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Special Needs Trust Lawyer

A Jacksonville Special Needs Trust Lawyer can create a Special Needs Trust which is a type of trust created to help support a physically or mentally disabled person. This type of trust is a great estate planning tool because it allows a disabled person to receive a large inheritance without losing any previously held government benefit such as Medicaid or SSI.

A problem often occurs when friends and other family members wish to give large inheritances to loved ones with disabilities. These large inheritances can seem like a great idea, but due to the high expenses of health care these funds can be extinguished surprisingly fast. Once these large funds are accepted the disabled person will often lose benefits such as Medicaid.

Federal and state care, such as Medicaid and Medicare are awarded on a need based system. This means that this care is only provided to people who are under a certain amount of wealth. The Affordable Care Act of 2010 has recently expanded the Medicaid eligibility level to 133% of the federal poverty level. In 2011, a family of four could not have an income of more than $29,700 to receive Medicaid. As you can see the limits are set quite low and can easily be exceeded even if the disabled person receives a relatively small inheritance.

Families with disabled members can attest that government support such as Medicaid is almost invaluable due to the high expenses of health care. Once a federal or state benefit is lost, the process to reapply for government assistance can be a lengthy and frustrating process. An even greater concern is the disabled person’s inheritance could be extinguished during the time period he or she no longer has government support. This could put the person with special needs in the disastrous position of no longer being able to receive the health care he or she desperately needs.

So How Does a Special Needs Trust Work?

A Special Needs Trust resembles many of the other trusts that our office provides by acting as a legal entity similar to a corporation. In the Jacksonville Special Needs Trust document, the trust maker known as the settlor will transfer property to the trust. The trust document will also name a trustee, or a manager of the trust, to manage the assets for the person with special needs. It is possible for the settlor and the trustee to be the same person. We also recommend our clients to name a successor trustee in the trust, which is a person that is willing to take over the duties of the trustee once the trustee is no longer able to perform his or her duties.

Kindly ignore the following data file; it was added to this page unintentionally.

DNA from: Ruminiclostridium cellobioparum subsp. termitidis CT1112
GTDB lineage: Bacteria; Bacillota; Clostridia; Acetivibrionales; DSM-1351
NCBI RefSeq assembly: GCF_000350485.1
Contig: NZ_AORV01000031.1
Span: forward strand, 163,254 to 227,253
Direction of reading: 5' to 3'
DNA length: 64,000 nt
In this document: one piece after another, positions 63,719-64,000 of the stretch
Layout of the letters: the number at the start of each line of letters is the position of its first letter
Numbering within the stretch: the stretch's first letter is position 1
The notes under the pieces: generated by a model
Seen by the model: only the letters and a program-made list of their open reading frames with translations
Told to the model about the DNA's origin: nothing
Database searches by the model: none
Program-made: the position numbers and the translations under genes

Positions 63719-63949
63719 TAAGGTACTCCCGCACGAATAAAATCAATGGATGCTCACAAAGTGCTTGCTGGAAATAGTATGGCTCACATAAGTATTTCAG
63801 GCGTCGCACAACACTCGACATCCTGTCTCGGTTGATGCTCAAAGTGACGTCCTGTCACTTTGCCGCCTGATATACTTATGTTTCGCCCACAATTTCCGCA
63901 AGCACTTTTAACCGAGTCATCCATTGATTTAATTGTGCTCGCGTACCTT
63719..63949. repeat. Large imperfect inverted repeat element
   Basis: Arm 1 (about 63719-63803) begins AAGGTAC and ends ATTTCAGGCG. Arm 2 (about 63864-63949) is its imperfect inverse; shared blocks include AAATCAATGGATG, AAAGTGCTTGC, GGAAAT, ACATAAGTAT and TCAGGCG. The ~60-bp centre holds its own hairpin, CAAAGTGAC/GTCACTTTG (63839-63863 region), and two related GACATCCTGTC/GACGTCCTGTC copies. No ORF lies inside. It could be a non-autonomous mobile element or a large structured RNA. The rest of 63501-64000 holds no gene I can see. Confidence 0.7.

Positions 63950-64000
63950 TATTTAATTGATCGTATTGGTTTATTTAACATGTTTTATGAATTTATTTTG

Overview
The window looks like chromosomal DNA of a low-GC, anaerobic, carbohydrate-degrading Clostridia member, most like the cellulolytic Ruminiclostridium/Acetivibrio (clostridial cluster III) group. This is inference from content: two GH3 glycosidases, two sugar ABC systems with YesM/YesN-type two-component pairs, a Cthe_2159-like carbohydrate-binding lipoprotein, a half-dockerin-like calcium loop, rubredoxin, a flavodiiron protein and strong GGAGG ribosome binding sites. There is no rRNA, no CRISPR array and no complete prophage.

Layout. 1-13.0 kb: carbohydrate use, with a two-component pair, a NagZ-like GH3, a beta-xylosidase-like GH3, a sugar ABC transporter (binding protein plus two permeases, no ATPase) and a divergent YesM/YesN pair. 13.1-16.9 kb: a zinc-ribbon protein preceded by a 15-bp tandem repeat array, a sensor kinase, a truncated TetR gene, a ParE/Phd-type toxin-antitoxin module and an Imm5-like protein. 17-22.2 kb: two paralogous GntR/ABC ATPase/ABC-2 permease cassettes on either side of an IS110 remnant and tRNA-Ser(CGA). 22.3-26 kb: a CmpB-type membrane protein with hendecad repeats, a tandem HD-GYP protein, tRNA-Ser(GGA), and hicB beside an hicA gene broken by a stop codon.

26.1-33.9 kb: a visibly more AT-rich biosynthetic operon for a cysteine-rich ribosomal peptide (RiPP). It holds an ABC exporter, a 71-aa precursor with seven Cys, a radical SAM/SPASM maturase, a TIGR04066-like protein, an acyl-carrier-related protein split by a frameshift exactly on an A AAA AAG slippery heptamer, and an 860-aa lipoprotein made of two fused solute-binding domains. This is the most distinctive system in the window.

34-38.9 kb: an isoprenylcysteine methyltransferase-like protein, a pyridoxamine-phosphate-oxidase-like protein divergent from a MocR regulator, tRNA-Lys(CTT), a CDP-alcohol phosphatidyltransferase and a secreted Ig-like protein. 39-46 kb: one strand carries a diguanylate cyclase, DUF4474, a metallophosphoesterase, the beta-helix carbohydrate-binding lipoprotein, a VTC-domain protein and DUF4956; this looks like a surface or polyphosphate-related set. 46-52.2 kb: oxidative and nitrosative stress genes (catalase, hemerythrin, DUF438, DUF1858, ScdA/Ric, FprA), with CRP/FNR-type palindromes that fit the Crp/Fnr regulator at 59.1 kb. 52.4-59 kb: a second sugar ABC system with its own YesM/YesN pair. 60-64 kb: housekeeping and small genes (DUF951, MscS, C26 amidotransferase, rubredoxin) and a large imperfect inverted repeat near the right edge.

A Special Needs Trust can also provides other benefits for the disable person such as ensuring the person’s special needs are met long after the settlor of the trust passes. Each trust can be specialized to meet the specific needs of the beneficiary by giving specific instructions for the loved ones care. For instance, a trust can be so detailed as to ensure only certain foods are served or that a certain type of care is administered over other options. This means a parent who has provided for a disabled child his or her entire life can rest easy knowing the child will be cared for in the same manner long after the parent passes.

Anyone can contribute to a Special Needs Trust, but the individual may be limited in contributing for themselves without a family member, guardian or court order directing the funds to be placed in the Special Needs Trust. Usually the Special Needs Trusts is created by parents for their children, but anyone (friend or family) can contribute to the Special Needs Trust. There is also no limit to the number of Special Needs Trusts that may be created for the disabled person.

Once the Special Needs Trust Lawyer creates the Special needs Trust, the trustee must begin to administer the Special Needs Trust for the benefit of the beneficiary. A trustee will be responsible for supporting the beneficiary by the rules set forth by the trust document. The beneficiary’s care may also be left to the trustee’s discretion, but we advise clients to choose this option only when the trustee is someone the settlor trusts or when circumstances require it. The trustee’s main job is to support the special needs person without jeopardizing his or her government benefits. The trustee also has a duty to pay taxes, keep records, and to invest the trust assets if the inheritance is large enough. Therefore, if the settlor and trustee is not the same person we recommend the client also choose a trustee with some financial acumen.

A Special Needs Trust provided with government assistance can provide the most complete amount of support for a disabled person. This estate planning tool can make the most of these combined resources as well as ensure that the beneficiary’s quality of care remains consistent no matter the circumstances. Planning for the future of a loved one may seem daunting, but the benefits of a Florida Special Needs Trust can ensure a loved one is provided for the rest of his or life.

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